The dawn of the age of holograms | Alex Kipman


Thousands of years from now, we’ll look back at the first
century of computing as a fascinating but very peculiar time — the only time in history where humans
were reduced to live in 2D space, interacting with technology
as if we were machines; a singular, 100-year period
in the vastness of time where humans communicated, were entertained and managed their lives from behind a screen. Today, we spend most of our time
tapping and looking at screens. What happened to interacting
with each other? I don’t know about you, but I feel limited inside this 2D world
of monitors and pixels. And it is this very limitation and my desire to connect with people that inspires me as a creator. Put simply: I want
to create a new reality, a reality where technology brings
us infinitely closer to each other, a reality where people, not devices, are the center of everything. I dream of a reality where technology
senses what we see, touch and feel; a reality where technology
no longer gets in our way, but instead embraces who we are. I dream of technology on a human path. We have all experienced technology that enables people
to act more like people, products that enable natural interactions,
voice controls or biometrics. This is the next step in the evolution. This is Microsoft HoloLens, the first fully untethered
holographic computer. Devices like this will bring
3D holographic content right into our world, enhancing the way we experience life beyond our ordinary range of perceptions. Now, I’m not thinking
about a distant future. I’m talking about today. We are already seeing
car companies like Volvo designing cars differently with HoloLens; universities like Case Western
redefining the way medical students learn; and my personal favorite, NASA is using HoloLens
to let scientists explore planets holographically. Now, this is important. By bringing holograms into our world, I’m not just talking about a new device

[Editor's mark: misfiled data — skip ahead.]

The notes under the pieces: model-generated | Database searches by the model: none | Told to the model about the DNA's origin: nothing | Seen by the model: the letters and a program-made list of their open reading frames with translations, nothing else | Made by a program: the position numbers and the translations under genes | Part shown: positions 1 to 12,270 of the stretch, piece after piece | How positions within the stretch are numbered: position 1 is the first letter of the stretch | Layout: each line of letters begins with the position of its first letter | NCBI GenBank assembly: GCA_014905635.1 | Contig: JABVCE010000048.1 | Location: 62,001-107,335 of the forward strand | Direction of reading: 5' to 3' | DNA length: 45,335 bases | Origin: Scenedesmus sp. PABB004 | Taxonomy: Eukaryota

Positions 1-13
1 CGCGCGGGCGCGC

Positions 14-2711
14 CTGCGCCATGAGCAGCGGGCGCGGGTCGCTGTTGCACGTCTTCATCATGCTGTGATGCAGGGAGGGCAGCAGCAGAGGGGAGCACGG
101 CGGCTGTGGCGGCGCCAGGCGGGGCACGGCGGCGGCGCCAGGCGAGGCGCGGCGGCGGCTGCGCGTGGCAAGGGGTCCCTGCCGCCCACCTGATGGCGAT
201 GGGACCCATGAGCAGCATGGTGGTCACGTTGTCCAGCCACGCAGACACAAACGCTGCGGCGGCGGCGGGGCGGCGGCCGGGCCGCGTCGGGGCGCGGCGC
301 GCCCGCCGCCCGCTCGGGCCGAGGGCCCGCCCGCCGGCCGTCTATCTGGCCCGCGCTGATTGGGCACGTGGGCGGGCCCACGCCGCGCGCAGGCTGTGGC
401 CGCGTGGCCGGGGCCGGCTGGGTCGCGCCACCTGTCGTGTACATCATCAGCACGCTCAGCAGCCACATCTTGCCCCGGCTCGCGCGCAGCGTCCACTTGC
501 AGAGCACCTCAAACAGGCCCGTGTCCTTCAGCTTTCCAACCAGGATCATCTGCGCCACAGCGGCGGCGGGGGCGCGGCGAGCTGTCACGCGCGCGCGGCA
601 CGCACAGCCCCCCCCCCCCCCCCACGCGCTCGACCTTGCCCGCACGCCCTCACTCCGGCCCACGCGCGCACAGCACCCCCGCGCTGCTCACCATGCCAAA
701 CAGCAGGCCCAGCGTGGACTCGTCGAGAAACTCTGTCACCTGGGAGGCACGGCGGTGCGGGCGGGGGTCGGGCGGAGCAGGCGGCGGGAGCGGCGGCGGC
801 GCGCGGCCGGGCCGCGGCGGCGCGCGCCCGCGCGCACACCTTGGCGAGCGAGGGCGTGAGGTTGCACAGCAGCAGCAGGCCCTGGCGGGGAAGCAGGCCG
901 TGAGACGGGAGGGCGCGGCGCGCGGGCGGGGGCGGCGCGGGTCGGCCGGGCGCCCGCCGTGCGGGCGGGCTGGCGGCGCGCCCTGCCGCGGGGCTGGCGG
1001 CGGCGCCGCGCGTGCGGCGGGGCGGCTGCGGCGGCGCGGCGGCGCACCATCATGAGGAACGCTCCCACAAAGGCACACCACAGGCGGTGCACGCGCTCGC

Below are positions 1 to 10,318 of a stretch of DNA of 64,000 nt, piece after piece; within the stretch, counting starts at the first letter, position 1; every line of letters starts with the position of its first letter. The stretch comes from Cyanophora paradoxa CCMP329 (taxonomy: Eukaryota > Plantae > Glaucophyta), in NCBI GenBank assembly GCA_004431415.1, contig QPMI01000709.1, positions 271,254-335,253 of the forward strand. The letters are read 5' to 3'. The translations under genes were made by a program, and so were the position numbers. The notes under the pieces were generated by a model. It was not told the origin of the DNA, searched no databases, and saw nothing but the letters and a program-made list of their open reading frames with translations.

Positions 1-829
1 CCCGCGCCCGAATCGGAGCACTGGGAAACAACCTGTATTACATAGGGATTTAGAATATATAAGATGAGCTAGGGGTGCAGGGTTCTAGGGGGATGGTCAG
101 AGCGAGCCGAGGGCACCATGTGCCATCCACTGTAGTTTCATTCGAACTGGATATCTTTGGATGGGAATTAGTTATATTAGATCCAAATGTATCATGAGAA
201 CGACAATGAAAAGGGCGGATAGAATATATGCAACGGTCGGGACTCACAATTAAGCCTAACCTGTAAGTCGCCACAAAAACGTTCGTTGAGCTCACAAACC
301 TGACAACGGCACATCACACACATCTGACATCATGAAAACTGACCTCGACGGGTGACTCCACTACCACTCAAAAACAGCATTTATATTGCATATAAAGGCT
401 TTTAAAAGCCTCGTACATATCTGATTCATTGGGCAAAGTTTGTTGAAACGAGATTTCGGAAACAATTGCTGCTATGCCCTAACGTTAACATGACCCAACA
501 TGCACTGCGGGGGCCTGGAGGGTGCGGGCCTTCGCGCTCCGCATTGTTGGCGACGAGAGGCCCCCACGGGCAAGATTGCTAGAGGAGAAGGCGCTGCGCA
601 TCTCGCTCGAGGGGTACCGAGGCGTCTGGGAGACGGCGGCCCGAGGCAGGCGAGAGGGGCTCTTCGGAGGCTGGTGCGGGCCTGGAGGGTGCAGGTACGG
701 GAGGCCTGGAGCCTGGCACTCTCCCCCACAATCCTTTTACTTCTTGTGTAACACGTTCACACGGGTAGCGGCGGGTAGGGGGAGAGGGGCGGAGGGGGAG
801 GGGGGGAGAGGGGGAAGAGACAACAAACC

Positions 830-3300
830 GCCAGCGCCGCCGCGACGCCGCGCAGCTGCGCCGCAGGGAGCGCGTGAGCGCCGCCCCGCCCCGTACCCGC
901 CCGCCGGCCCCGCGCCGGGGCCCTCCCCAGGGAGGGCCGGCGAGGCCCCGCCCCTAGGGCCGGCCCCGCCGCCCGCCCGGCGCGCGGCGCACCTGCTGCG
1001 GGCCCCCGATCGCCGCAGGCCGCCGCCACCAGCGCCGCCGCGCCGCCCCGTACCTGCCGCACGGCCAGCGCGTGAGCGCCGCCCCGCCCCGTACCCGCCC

or a better computer. I’m talking about freeing ourselves
from the 2D confines of traditional computing. Put it this way: temporally adjusted, we’re like
cave people in computer terms. We’ve barely discovered charcoal and started drawing
the first stick figures in our cave. Now, this is the perspective
I apply to my work every single day. And now for the next few minutes, I invite all of you to apply
the same perspective to the journey ahead of us. Now, as I put this HoloLens on, let me explain the setup a little bit. It’s probably the most risky demo
we have ever done on any stage with HoloLens, and I can’t think of a better place
to do it than here at TED. Momentarily, I am going
to be seeing holograms right on this stage, just as clearly as I can see all of you. Now at the same time,
we have also this special camera that just walked in onstage so that all of you can share
in this experience with me up on all the monitors. So let’s start our journey. And what better place
to begin our journey, than in the computer cave of 2D. Let’s explore the world
all around us with this new lens, and understand the computer world
from a brand new perspective. The computer universe
is both marvelous and primitive. It’s a universe based on causality. As developers, we dream
the different causes and then we program the different effects. Double click on an icon, that’s a cause. Open an application, that’s an effect. Now when we compare this
to our physical universe, it is overly constraining, because our universe is not digital. Our universe is analog. Our universe doesn’t think
in terms of zero or one, true or false, or black or white. We exist in a world
governed by quantum physics, a universe of zero and one
both at the same time, a reality based on infinite
probabilities and shades of gray. You can see how these two worlds collide. So why are screens so pervasive
in our analog life? We see screens from the moment we wake up, to the moment we fall asleep. Why? I think it’s because computers
give us superpowers. Within the digital universe,
we have the power to displace space and the power to displace time. It doesn’t matter if you’re using
technology for entertainment, productivity or communication. Think of it this way: let’s all go home tonight and watch our favorite show on television. This is theater — time
and space displaced. As soon as I’m done with this TED Talk, I’m going to immediately call
my lovely family in Seattle. That’s displacement of space. Now, these are such great superpowers that we put up with
the two-dimensional limitations of our current digital world. But what if we didn’t have to? What if we could have
these same digital powers in our world? You can already see glimmers of this, but I believe our children’s children will grow up in a world
devoid of 2D technology. It’s remarkable to dream of this world, a world where technology